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Loyola Faculty Win $280k Grant From National Science Foundation to Supercharge Research Computing Power Available on Campus

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Loyola University Maryland faculty, from left, David Binkley, Megan Olsen, Biggi Albrecht, George Hall, and Jeremy Schwartz.

Four Loyola University Maryland faculty members have been awarded a $280,000 grant from the National Science Foundation to build a high-performance computing cluster that will exponentially expand research opportunities for faculty and students across disciplines.

Credit: Loyola University Maryland

Four Loyola University Maryland faculty members have received more than $280,000 from the U.S. National Science Foundation to build the university's first high-performance computing (HPC) cluster.

Previously, Loyola researchers had to rely on outside computing resources or only consider projects that could be studied within resource constraints.

"So many of the questions we're trying to answer today, and the problems we're trying to solve, require computationally-intensive modeling and programming that can be tremendously challenging on traditional desktop computers," says Loyola professor Megan Olsen.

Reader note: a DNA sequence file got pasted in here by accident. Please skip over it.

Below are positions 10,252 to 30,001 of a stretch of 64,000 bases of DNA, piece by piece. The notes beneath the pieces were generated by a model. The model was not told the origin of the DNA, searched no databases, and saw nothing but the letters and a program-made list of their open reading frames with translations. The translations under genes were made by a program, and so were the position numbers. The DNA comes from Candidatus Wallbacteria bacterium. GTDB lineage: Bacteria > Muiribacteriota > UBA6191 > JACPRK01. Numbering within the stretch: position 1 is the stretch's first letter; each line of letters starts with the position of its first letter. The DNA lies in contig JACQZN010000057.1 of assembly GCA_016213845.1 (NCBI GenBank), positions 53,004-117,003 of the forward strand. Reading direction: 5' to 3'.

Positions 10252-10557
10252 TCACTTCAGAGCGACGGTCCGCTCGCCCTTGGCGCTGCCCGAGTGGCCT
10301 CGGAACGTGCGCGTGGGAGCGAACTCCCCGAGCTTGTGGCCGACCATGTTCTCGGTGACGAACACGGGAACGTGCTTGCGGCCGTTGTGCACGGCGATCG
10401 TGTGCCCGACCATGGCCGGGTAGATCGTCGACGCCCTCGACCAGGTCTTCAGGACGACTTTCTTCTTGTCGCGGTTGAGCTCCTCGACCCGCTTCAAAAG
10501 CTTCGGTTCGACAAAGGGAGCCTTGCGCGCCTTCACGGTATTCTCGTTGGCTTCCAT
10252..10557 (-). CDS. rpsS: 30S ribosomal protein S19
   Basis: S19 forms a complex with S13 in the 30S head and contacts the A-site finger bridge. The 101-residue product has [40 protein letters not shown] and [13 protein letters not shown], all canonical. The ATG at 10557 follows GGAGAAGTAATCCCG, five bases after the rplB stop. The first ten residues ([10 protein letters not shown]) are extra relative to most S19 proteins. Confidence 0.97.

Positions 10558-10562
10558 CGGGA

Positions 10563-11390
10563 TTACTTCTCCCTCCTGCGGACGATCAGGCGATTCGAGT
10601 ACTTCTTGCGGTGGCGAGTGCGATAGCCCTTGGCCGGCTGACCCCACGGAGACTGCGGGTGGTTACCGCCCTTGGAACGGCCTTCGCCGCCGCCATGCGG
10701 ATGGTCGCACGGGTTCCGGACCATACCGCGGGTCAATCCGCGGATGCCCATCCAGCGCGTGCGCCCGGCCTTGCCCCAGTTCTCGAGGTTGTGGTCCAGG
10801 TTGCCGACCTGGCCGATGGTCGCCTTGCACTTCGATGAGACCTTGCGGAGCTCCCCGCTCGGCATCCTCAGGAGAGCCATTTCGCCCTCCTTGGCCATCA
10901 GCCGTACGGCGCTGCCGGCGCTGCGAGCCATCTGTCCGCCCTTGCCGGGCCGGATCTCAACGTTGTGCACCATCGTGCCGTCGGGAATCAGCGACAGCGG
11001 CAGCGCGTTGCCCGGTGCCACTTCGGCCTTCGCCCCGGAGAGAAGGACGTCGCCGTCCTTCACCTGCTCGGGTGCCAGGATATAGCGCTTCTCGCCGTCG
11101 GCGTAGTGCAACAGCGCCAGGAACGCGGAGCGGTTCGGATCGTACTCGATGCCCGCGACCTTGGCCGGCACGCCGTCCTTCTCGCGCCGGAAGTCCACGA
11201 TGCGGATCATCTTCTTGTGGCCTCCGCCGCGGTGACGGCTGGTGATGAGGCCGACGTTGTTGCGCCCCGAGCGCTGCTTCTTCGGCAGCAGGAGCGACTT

She says the new system will consist of a network of multiple computers that can run numerous complex analyses simultaneously without compromising performance or speed. The HPC cluster, which could be operational by the end of this year, will significantly expand research and data analytics opportunities for faculty and student researchers.

Loyola faculty members and students interested in using the cluster for research will receive training, enhancing existing research and creating new opportunities in a broad range of disciplines.

"Our students will now have access to HPC cluster resources similar to what they would find at a large research university," Olsen says. "This is really the future in a lot of different fields."

From Loyola University
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